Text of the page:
Using the Shopify API Console for Ruby

If you’ll be writing your app in Rails, or want to troubleshoot issues in your app, the Shopify API Console for Ruby — a thin wrapper around our Shopify API Ruby gem — will allow you to easily interact with the Admin API directly from your terminal, without running a full Rails app or making HTTP requests via curl.

This tutorial will get you started using the Shopify API console in development.

Prerequisites

Before you begin using the console, you will need a few things:

Setup your development store and get the required gems

To become a Shopify Partner, sign up for a free Shopify Partner account.

As a Shopify Partner, you gain access to the Partner Dashboard, where you can create development stores. To create a development store, navigate to the “Stores” tab and click Add store.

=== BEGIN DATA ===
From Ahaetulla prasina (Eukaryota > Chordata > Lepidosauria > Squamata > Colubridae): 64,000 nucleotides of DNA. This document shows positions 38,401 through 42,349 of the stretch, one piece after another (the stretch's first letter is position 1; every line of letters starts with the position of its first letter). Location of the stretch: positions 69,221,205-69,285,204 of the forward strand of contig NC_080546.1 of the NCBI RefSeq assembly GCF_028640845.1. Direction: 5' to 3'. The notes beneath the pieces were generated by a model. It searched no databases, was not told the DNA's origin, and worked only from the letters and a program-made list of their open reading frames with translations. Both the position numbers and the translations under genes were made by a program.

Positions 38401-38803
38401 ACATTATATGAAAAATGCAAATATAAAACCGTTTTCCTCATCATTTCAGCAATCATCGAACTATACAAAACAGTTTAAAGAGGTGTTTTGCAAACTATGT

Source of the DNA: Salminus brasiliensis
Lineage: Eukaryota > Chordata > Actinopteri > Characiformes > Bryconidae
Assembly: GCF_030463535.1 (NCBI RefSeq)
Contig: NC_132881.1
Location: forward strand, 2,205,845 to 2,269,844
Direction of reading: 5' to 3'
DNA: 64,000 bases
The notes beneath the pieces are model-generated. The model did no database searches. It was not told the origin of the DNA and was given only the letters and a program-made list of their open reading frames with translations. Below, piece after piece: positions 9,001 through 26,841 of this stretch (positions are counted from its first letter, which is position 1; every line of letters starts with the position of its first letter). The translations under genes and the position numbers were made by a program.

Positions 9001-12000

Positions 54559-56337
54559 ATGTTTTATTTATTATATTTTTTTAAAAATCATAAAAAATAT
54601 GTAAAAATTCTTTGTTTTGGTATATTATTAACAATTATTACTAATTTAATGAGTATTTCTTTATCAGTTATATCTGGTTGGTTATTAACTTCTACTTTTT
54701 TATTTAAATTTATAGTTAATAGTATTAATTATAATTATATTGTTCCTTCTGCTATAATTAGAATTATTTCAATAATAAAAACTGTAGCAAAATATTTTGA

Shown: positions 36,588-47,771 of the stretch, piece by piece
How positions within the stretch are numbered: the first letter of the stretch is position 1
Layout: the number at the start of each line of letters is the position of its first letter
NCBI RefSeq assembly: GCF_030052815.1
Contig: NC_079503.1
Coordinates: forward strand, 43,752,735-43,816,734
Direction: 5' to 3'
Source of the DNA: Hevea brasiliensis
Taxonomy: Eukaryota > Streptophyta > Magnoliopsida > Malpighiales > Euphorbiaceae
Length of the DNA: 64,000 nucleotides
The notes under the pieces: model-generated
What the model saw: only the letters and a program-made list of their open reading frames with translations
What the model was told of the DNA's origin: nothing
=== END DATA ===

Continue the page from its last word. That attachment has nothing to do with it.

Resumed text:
Open up your development store and populate it with Orders, Customers, Products, etc. — whatever you may need to properly develop your app.

To generate a private API key, go to your development store and click on the Apps tab. At the bottom of the screen, click on the Manage private apps link.

Once you have your API key, install the Shopify API and Shopify API Console Ruby gems.

$ gem install shopify_api shopify_api_console

Use the console

Open up your terminal, and type shopify-api.

$ shopify-api
Commands:
  shopify-api add CONNECTION        # create a config file for a connection named...
  shopify-api console [CONNECTION]  # start an API console for CONNECTION
  shopify-api default [CONNECTION]  # show the default connection, or make CONNEC...
  shopify-api edit [CONNECTION]     # open the config file for CONNECTION with yo...